As a kid, I loved the seasons: the long, light nights of the summer; the freshness of dewy, spring mornings; the crackle and crunch of autumn leaves and the icy sparkle of winter. We’d collect leaves in the autumn and make Halloween books with poems and stories and onomatopoeia and tinfoil ghosts. We’d pick brambles and make sticky crumble for dessert. During summer we’d pick rose petals and soak them in water to make questionable, floral perfume. We’d wander down the woods to make dens and swings and jump over streams and we’d cycle on our bikes for what felt like days.
Scotland is so lucky to have seasons (okaaaaaay, insert your own joke about Scottish summers here.) And every time a new season is upon us I declare it my *favourite* season of all. But what I really love is embracing the differences that come with each season.
When I lived in China it felt like there were only two seasons. First there was a long, dry winter. So dry you’d get electric shocks from everything you touched, your skin flaked and your lips were permanently chapped. Then there was a hot, smoggy summer, great for drinking on rooftops and cycling around the city but exhaustingly oppressive. I missed spring and autumn SO much. So much, that I’d frequently have dreams about Scottish rain: everything from “yon smirry rain” to torrential, horizontal cascades. I was addicted to box sets of DVDs like Inspector Morse and I prayed for episodes to be set in a drizzly, autumnal Oxford.
I am absolutely not wishing summer away but, as this week it’s September, and gradually summer nights will dissolve into navy blue evenings, I thought I’d share some of the things I love about autumn.
- Pollok Park: this is an amazing place to walk during autumn. Gorgeous golden leaves, misty, rolling fields and Highland coos the colour of whisky. It feels like you are miles from the city. You can find The Burrell Collection here which is like a mansion from an 80s Michael Douglas thriller filled with exotic artefacts. Pollok House has a great garden and a quirky cafe, The Edwardian Kitchen. The Pollok Park run is free, has a great feeling of camaraderie and it is a perfect way to start your Saturday.
- Wearing boots. Time to wave sayonara to the flip flop and get cosied up in a great pair of boots. Doc Martens are super comfortable for walking in and I defy you to find an outfit they don’t go with. It’s especially lovely wearing boots with coloured tights – another perk of chillier weather.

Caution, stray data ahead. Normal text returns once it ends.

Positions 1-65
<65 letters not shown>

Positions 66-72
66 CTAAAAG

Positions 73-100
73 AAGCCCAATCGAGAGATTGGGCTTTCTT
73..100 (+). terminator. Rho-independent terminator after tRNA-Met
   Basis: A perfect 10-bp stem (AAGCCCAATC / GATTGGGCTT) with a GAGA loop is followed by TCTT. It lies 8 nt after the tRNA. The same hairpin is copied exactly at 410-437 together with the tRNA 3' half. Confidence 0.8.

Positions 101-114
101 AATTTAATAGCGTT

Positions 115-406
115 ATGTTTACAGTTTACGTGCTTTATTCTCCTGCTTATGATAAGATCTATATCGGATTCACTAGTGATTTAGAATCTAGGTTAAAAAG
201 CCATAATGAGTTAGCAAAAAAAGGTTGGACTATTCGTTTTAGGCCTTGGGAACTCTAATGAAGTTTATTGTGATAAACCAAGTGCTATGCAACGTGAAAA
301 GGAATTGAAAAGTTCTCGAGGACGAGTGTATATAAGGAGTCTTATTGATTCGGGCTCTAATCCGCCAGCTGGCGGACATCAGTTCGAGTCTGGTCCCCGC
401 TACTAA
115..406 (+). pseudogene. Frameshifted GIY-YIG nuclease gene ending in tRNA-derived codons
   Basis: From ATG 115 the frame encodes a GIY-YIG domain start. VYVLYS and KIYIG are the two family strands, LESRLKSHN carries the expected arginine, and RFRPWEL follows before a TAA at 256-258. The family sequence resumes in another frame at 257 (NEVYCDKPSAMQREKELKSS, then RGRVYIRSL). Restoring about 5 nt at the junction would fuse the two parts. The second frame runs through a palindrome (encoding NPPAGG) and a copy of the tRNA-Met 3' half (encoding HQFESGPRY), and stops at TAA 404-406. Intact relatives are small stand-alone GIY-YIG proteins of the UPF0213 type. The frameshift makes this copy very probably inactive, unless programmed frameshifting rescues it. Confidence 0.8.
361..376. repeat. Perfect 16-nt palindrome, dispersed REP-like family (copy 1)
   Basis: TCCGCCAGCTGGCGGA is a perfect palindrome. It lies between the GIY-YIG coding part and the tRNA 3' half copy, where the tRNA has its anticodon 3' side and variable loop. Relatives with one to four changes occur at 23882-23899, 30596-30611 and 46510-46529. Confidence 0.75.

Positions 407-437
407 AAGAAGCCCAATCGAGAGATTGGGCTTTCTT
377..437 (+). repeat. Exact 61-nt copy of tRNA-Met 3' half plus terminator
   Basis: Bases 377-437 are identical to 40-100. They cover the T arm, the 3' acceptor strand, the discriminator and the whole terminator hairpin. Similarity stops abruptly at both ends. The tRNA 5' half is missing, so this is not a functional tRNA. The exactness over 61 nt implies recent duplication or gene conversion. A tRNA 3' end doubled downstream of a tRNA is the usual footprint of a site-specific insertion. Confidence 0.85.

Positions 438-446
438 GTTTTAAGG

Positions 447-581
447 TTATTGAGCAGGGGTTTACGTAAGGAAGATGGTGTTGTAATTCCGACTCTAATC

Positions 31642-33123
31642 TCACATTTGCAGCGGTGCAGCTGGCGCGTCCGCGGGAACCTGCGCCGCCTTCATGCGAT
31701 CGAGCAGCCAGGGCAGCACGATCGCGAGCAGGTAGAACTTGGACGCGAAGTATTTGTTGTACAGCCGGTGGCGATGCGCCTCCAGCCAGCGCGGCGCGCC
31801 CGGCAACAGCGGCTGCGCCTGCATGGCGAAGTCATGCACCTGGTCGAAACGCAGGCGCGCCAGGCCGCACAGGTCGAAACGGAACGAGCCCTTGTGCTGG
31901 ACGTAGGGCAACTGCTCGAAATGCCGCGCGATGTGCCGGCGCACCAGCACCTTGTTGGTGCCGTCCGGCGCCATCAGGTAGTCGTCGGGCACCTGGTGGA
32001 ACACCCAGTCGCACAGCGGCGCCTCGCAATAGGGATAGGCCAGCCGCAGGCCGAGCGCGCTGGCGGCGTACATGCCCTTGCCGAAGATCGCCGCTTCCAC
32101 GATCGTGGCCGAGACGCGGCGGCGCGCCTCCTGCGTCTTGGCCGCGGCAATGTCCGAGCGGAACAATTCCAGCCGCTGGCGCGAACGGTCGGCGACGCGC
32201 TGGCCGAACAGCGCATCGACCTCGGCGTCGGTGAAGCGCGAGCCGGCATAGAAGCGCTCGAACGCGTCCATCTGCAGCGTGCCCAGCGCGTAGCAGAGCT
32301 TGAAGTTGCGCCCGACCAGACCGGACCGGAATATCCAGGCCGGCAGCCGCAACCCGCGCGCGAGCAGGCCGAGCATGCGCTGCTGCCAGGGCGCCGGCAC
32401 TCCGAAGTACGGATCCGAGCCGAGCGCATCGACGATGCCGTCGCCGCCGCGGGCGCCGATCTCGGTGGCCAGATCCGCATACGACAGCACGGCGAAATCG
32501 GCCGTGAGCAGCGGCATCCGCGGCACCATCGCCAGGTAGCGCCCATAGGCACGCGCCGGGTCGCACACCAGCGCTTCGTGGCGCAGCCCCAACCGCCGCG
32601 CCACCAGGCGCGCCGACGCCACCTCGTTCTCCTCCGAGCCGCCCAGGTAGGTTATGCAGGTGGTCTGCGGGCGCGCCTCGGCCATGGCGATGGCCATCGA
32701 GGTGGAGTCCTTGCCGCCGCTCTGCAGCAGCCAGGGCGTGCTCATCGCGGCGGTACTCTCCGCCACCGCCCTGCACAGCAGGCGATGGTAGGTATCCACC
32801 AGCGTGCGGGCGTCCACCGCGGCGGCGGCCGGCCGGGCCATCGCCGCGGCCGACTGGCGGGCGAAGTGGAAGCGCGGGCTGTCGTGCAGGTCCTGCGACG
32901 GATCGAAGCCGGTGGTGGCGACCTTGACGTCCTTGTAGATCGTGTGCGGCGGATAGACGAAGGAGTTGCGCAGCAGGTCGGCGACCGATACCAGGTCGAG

- Halloween: pumpkin carving, monkey nuts, clementines, dressing up and the real start of the dark nights.
- Cinema becomes amazing again. There’s always a lull over the summer but autumn is where the flicks really start to pick up. I have a Cineworld Unlimited Card. This is an amazing money saver if you go to the cinema more than once a month. However, The Glasgow Film Theatre is also fantastic. You can grab a beer or wine and watch anything from Hollywood cinema to niche arthouse and world cinema. It’s worth checking out their Halloween films. Last year I saw Halloween on Halloween and there was a guy wearing a Michael Myers mask in the audience. Granted I was too terrified to walk past him to the toilet but it was completely atmospheric.
- The smell. That burnt, bonfirey, hollow dampness is unmistakably autumn.
- Red wine. It’s time to make the shift from refreshing white wine, prosecco or fruity cocktails to smooth, warming, red wine. I love a tumbler of the stuff with pizza at the wonderful Paesano.
- Walking from The Bridge of Orchy to Kingshouse. This is, in my opinion, the best part of the West Highland Way. You can easily take the train from Glasgow to Bridge of Orchy if you don’t have a car and a bus runs between Kingshouse and Bridge of Orchy to get back. The Bridge of Orchy Hotel is lovely: good food, great bar, lovely views of Glen Orchy and welcoming staff. An added bonus is that they often have amazing rates during October too. Walking into Glencoe is breathtaking. You are overcome by the sheer vastness and beauty of Glencoe. The Inveroran Hotel is a good place to stop for a wee dram on your way. Or, I recommend taking a hip flask or miniature spirit, finding a gorgeous viewpoint and having a sip. (Valhalla’s Goat do a great selection of mini bottles of gin, rum, vodka and whisky.)
- Baked potato! Winter is the season of the roast potato but the baked tottie belongs to autumn. Crisp up your skin by blasting on them full heat for the last ten minutes of cooking in olive oil and a light dusting of chilli powder. And, don’t just have one topping, go for a whole smorgasbord: veggie chilli, beans, butter, a selection of cheeses. Toasty and warming and delicious.